There are several causes of foul-smelling compost, and several practical solutions. Mark King is a compost expert with the division of solid waste management at the Maine Department of Environmental Protection. He said all stinky compost problems come down to “breakdowns in pile management,” largely due to neglect. Neem Insect Spray: Making And Using Neem Garden Spray. When making your own neem insect spray you can adjust the concentration to the purpose and situation.
There are no hard and fast rules, only guidelines. Some insects are more persistent than others. A preventative neem spray can be weaker than one used for fighting a severe infestation. The ultimate urban composting guide. If the idea of composting fills your head with images of a large backyard and a big compost bin, it's time to rethink what composting means.
Today, everyone can compost — even if you live in a bustling urban center. If you think your city balcony is too small for composting, think again. Even a fire escape is big enough for a small compost bin. How to start a compost pile in 4 steps. Now is the perfect time to start a compost pile.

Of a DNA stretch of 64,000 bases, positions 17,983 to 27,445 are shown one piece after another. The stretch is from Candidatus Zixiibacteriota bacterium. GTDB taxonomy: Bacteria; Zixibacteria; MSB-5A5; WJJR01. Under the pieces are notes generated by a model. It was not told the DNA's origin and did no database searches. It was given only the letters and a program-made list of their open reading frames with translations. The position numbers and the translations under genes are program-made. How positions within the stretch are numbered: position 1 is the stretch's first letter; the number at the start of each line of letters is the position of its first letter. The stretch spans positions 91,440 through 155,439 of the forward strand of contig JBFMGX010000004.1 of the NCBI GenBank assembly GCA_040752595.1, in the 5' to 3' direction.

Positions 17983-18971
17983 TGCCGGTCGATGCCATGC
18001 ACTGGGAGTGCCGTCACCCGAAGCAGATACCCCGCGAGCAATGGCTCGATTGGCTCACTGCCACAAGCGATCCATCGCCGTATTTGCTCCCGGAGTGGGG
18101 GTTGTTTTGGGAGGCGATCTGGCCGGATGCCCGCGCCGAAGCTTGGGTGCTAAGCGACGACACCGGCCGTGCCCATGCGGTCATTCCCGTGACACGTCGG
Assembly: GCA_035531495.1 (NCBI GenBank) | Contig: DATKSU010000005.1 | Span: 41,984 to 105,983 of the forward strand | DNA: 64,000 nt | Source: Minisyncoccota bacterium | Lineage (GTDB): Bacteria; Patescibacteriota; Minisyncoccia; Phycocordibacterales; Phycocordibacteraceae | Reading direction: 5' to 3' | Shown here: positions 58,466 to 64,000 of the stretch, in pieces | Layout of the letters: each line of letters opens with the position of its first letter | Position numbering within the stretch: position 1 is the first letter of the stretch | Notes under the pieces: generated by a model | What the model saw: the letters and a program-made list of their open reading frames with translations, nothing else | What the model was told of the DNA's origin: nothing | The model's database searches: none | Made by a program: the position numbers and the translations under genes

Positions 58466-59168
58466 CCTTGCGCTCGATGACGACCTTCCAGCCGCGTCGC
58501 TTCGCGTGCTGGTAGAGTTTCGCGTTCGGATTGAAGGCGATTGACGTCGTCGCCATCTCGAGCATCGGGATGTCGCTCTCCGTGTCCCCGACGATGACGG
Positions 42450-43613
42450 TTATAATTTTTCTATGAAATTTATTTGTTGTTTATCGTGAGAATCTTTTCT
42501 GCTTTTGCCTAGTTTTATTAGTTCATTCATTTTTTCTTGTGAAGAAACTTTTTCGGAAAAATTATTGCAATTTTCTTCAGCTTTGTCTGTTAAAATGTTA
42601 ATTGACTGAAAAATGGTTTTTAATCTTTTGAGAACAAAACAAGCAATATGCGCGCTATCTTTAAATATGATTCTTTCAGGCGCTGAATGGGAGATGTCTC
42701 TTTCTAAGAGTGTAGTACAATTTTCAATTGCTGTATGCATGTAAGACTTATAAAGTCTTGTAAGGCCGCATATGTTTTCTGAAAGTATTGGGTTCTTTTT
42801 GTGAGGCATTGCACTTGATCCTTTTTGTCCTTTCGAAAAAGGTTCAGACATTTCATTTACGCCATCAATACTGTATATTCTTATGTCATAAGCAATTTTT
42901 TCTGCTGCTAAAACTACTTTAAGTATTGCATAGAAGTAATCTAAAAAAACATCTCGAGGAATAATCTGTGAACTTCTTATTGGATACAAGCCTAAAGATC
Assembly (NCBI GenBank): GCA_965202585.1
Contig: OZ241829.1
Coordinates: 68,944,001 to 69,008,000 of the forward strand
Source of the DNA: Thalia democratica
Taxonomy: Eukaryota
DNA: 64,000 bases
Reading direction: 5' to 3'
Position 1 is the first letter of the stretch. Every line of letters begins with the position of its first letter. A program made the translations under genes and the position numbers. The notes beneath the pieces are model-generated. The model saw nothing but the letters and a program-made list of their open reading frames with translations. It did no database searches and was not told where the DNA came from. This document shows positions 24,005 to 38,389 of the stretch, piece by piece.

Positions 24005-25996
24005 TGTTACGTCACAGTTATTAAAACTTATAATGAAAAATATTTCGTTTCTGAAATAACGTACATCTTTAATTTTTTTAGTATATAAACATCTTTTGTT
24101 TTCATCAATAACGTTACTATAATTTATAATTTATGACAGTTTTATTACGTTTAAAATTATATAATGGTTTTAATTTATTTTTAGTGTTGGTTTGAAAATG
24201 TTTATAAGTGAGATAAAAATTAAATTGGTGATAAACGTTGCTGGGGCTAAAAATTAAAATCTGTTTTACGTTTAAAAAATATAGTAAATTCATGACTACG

You can do it fancy or simple. And if you know me, you know I always prefer simple. Compost is the most important thing you can use in your garden to improve your land’s fertility (lawn, garden, and landscape), get rid of kitchen and yard waste efficiently, and save time and money. The only science involved is the science of decomposition — when things decompose, they turn into the most potent, valuable fertilizer on the market.
Why buy it in the store when you can make it at home for free? Completely Free, Detailed Seed Saving How-To for All Common Garden Vegetables. Vegetable Seed Saving Handbook Amaranth Amaranthus spp.
Amaranth is self-pollinating, but will also cross-pollinate (possibly even between different species). Further, wild amaranths are common in most areas worldwide. From Bare Dirt To Abundance - A Year In The Life Of The Love For Life Food Forest. 10 Simple, Cheap Home Gardening Innovations to Set You on the Path to Food Independence. Alex Pietrowski, Staff WriterWaking Times The issue of food quality and food independence is of critical importance these days, and people are recognizing just how easy and fun it is to grow your own food at home.